HUMAN ASSET MANAGEMENT STRATEGY AND THE CONTINUOUS IMPROVEMENT LOOP
Why do organizations invest time and effort into continuous process improvement and stop there? When people drive the responsibility for continuous process improvement, shouldn’t there also be an aligned Human Asset Continuous Improvement Loop for those who drive the process?
How often do the following questions come up?
- Why aren’t my people coming up with solutions to problems they encounter?
- Why can’t employees see beyond the next step?
- Why isn’t the quality control/assurance function as proactive as it should be?
- What has happened to the disappearing skills of:
- Trend Spotting?
- Problem Identification?
- Problem Solving?
- Critical Thinking?
- Why aren’t people planning, recommending, and thinking about business impact analysis?
Enterprise Thinking: The New Business Skill
Our fast-paced, changing world requires that an increasing number of employees demonstrate the above knowledge and skills to meet the challenges of today’s business environment. We now expect that employees, working far lower in the organization than the executive suite, should be able to demonstrate these skills. We expect that even the lowest level employee should demonstrate a degree of these skills. As businesses grow and adapt to change, these skills are required at every organizational level to compete in a dynamic marketplace.
If you have ever considered or been frustrated by these questions, either one or all of them, you need to evaluate your current employees against a new set of job and role criteria. And that’s where the job description plays a fundamental role. It should:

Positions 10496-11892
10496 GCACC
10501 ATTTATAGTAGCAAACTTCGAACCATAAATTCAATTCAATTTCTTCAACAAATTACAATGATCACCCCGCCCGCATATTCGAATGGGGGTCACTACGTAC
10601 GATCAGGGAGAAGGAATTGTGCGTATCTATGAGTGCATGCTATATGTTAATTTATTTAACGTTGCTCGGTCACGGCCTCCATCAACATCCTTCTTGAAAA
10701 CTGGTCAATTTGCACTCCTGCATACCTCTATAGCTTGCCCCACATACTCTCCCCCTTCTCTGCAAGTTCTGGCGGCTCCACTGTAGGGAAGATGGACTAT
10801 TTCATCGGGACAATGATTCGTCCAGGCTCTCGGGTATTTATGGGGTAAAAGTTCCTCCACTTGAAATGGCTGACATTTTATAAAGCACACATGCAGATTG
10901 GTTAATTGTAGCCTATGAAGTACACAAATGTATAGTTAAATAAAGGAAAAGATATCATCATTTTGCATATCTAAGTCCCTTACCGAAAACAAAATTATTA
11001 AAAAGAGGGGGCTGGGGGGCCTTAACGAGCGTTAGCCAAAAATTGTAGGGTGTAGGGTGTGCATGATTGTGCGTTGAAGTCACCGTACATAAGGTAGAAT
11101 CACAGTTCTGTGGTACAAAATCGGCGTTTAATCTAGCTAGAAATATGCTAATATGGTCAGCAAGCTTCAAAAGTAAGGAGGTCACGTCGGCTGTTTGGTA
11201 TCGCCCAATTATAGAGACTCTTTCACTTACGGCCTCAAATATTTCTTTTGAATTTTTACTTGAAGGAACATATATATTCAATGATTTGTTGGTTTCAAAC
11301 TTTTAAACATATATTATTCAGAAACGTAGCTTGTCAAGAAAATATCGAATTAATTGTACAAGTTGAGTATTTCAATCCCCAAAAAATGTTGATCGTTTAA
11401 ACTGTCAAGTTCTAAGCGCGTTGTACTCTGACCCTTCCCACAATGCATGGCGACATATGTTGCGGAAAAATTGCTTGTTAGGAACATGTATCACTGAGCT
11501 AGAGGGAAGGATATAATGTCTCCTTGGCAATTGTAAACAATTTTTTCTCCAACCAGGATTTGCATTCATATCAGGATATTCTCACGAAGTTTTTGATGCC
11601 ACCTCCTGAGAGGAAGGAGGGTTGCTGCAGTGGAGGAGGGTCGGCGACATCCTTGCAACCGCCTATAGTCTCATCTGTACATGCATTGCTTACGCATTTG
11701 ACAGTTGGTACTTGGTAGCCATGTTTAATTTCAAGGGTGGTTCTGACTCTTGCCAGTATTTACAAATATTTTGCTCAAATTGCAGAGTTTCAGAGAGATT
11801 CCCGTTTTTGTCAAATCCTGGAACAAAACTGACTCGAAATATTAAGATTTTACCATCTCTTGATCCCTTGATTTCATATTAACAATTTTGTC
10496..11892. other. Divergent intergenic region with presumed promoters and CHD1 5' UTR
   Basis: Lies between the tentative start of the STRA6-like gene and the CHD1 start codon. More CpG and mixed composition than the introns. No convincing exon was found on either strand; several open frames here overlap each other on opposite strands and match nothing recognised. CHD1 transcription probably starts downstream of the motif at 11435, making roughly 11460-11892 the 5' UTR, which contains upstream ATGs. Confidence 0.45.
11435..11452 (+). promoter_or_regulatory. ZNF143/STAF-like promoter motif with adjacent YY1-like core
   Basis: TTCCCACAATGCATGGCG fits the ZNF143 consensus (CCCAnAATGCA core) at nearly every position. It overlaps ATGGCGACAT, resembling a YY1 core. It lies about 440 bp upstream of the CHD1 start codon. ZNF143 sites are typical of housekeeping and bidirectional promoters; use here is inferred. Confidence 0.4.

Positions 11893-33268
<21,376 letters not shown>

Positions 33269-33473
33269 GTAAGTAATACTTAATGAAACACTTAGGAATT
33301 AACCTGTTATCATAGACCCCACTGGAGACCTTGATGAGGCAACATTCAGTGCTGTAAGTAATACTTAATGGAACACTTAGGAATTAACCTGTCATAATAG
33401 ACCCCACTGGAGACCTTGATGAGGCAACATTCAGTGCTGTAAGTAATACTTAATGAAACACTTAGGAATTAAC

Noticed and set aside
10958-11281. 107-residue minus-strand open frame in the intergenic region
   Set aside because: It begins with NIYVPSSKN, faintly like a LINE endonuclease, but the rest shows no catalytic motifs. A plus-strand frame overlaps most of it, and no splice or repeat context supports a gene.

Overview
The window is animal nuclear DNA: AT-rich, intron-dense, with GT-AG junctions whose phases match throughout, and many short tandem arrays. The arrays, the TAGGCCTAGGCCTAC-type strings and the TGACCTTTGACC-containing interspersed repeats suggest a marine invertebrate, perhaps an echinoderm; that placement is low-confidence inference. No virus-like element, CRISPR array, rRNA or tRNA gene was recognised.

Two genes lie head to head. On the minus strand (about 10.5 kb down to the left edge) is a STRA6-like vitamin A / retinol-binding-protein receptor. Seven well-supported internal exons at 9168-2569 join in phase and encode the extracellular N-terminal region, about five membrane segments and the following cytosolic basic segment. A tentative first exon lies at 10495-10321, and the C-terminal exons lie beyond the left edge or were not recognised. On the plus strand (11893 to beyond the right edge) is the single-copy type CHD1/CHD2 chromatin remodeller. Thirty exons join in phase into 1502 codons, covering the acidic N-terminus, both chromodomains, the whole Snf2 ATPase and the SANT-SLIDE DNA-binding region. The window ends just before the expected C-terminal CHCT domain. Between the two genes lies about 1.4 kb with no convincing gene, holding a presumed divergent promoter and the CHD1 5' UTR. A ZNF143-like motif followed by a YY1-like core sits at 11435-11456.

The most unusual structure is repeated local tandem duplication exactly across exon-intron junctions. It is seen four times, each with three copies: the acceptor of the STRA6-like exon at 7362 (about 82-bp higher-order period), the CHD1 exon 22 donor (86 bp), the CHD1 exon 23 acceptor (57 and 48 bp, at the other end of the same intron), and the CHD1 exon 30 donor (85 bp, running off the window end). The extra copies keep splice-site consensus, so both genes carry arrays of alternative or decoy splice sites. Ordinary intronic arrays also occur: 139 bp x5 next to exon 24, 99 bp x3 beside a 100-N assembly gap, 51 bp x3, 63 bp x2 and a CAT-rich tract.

- Be progressive, future-focused, and continuous
- Reside in the business units where work gets done
- Be dynamic, developmental, upskilling, and prevent skill obsolescence
- Forecast human capital capacity
- Align with growth and productivity
- Strive for more winners
Dynamic Job Descriptions: Just How Detailed Should They Be?
Today, job descriptions can no longer reside in a file within HR. In addition to HR, the job description should reside in, be developed, and be managed by the operating department where the work is done. Therefore, the job description should truly and deeply define the job for the sake of the job and the department's goals rather than be used as an administrative function by HR. I am often asked how detailed should the job description be. And when is too much detail too much?
If the job description is meant to describe the job, it needs as much detail as possible. Why? Make sure the job description is aligned with the organization’s strategy and business initiatives and not written for the person who may already be in the role. Job descriptions should be aspirational, aligned with company goals, and not written to accommodate the incumbent employee. Job descriptions should include the following:
- Summary of the Job – (a real and current one)
- Reporting Relationship (hierarchy)
- Critical Organizational Interactions (the dynamic matrix organization)
- Routine Work
- Non-Routine Work
- Stretch Tasks, If Appropriate
- Hard Skills
- Soft Skills
- Business Acumen, Enterprise Thinking, and Business Skills
- Date to Review the Job Description
Robust, Dynamic Job Descriptions
For a job description to be robust and dynamic, it must be reflected in a current organizational chart that will define its role and accountability. The organization chart should reflect the strategic goals and business initiatives driven by the current business strategy.
Job descriptions should be used for the following processes:
- Interviewing and Hiring
- Performance Review
- Employee Development Plans
- Human Capital Gap Analysis
- Complete the Continuous Improvement Loop Back to Human Capital Alignment and Business Strategy
At the Center of It All
As you can see, the job description is right in the middle of all these processes, and if they are not done well or are not as responsive as they should be, they impact everything else. Download our full presentation on the strategic role of the job description we recently presented to the Arizona Commerce Authority. This presentation will show how robust job descriptions can optimize your organization's processes, products, and people.